Independent Panel for Pandemic Preparedness condemns world governments’ response to the COVID-19 pandemic

“COVID-19 is the 21st century’s Chernobyl moment—not because a disease outbreak is like a nuclear accident, but because it has shown so clearly the gravity of the threat to our health and well-being. It has caused a crisis so deep and wide that presidents, prime ministers and heads of international and regional bodies must now urgently accept their responsibility to transform the way in which the world prepares for and responds to global health threats. If not now, then when?”—Helen Clark and Ellen Johnson Sirleaf, co-chairs of the Independent Panel for Pandemic Preparedness

On Wednesday, May 12, 2021, the Independent Panel for Pandemic Preparedness and Response published their findings online in a report titled “COVID-19: Make it the last pandemic.

Mortician Triston McAuliff works in a cooler holding deceased people Thursday, Jan. 28, 2021, in Springfield, Mo. (AP Photo/Charlie Riedel)

The panel was convened by the World Health Organization’s (WHO) Director-General Dr. Tedros Adhanom Ghebreyesus in May 2020 as the COVID-19 pandemic was impacting almost every country on the planet. The purpose of this initiative was to provide a comprehensive review of the international health response to the pandemic.

As noted in a comment published yesterday in The Lancet, the panel spent the last eight months examining “the state of pandemic preparedness before COVID-19, the circumstances of the identification of SARS-CoV-2 and the disease it causes, and responses globally, regionally, and nationally, particularly in the early months of the pandemic. The panel has also analyzed the wide-ranging impacts of the pandemic on health and health systems and the social and economic crises that it has precipitated.”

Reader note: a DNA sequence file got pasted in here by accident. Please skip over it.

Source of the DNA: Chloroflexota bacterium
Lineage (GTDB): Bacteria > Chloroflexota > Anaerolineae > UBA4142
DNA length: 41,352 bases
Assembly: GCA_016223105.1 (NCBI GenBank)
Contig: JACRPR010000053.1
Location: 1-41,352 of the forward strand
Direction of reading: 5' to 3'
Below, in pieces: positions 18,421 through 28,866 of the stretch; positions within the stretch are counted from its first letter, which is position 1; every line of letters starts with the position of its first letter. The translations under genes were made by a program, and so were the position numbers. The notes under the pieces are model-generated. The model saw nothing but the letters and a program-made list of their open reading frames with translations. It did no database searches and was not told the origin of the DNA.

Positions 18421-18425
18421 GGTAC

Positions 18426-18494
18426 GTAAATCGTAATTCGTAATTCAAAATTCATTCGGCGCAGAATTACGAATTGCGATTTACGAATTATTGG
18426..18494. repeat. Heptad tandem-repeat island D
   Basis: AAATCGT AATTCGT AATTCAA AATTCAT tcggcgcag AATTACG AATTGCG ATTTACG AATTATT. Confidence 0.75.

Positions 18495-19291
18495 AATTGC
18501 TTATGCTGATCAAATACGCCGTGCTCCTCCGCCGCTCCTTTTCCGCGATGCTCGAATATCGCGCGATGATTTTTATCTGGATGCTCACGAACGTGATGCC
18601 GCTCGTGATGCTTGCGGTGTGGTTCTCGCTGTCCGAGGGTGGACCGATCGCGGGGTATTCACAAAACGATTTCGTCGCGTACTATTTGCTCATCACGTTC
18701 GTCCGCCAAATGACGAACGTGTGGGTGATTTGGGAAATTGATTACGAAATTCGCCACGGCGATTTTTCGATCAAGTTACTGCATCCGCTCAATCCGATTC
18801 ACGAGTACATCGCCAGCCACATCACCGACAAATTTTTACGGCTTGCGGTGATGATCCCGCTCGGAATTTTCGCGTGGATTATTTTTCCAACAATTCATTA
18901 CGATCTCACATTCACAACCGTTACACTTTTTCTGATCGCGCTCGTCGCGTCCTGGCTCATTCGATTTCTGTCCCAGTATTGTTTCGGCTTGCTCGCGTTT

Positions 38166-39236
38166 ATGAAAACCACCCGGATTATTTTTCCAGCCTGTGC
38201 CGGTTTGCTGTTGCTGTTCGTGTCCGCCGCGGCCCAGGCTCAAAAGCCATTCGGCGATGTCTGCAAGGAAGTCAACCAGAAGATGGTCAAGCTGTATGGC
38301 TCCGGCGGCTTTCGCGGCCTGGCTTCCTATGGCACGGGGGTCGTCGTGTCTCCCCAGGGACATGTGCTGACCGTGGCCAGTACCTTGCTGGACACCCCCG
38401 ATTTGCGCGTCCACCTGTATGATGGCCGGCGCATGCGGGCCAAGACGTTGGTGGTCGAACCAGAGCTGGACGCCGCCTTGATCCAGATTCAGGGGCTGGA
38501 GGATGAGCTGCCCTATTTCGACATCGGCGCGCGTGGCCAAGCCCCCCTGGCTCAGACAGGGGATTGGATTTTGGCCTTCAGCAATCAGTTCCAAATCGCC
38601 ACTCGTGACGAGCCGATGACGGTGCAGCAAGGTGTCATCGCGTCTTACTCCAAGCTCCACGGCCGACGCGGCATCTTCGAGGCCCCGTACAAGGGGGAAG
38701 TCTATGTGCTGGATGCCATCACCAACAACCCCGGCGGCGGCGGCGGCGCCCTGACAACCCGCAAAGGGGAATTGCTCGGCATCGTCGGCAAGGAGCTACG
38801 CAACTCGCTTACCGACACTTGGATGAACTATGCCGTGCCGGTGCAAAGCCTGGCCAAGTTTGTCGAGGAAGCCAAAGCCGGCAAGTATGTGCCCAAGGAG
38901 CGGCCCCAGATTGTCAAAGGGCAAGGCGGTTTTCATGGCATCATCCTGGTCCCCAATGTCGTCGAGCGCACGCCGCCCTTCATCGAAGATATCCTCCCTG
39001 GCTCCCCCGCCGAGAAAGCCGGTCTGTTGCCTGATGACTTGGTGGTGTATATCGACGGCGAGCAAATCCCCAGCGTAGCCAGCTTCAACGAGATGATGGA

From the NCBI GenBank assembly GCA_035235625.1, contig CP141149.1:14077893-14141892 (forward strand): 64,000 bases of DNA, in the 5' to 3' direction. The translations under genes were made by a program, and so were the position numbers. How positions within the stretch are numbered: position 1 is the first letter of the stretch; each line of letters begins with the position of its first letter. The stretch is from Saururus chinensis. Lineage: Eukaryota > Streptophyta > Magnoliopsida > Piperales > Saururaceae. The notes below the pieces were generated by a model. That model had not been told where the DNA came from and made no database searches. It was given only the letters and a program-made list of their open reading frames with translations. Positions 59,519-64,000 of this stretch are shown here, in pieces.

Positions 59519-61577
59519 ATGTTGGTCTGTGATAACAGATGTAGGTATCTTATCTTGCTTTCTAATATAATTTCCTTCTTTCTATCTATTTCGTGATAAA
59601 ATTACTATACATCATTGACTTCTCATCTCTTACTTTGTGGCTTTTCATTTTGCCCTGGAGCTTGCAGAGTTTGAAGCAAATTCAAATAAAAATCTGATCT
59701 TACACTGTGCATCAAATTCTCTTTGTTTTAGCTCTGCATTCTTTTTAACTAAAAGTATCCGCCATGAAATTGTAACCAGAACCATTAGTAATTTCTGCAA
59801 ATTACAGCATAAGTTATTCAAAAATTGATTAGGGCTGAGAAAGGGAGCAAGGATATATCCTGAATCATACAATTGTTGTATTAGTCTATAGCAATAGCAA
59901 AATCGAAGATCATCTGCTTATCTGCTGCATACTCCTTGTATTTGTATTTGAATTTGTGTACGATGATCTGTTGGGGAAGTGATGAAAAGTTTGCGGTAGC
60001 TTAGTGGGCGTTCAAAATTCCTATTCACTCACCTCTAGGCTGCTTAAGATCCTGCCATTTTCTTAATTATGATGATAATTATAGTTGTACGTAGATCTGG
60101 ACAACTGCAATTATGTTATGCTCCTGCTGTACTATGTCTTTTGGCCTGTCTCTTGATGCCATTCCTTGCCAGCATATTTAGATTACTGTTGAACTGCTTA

This comprehensive overview will be presented by the panel’s co-chairs, Ellen Johnson Sirleaf, former president of Liberia and founder of the Presidential Center for Women and Development, and Helen Clark, former prime minister of New Zealand, at the 74th World Health Assembly to be held in the last week of this month.

The report is an indictment of the entire capitalist order and its misguided, reckless response to a dangerous respiratory pathogen that has officially claimed the lives of more than 3.25 million people, led to the extreme impoverishment of more than 100 million people, and economic losses amounting to some $10 trillion.

As COVID-19 continues to kill 10,000 people or more every day globally, the pandemic is descending into poorer countries whose public health and medical infrastructure are lacking, threatening the lives and livelihoods of hundreds of millions all over the world who will not have access to the life-saving vaccines for many months or years.

Sirleaf notes that the ongoing catastrophe was due to “a myriad of failures, gaps, and delays in preparedness and response. The shelves of storage rooms in the UN and national capitals are full of reports and reviews of previous health crises. Had their warnings been heeded, we would have avoided the catastrophe we are in today. This must be different.”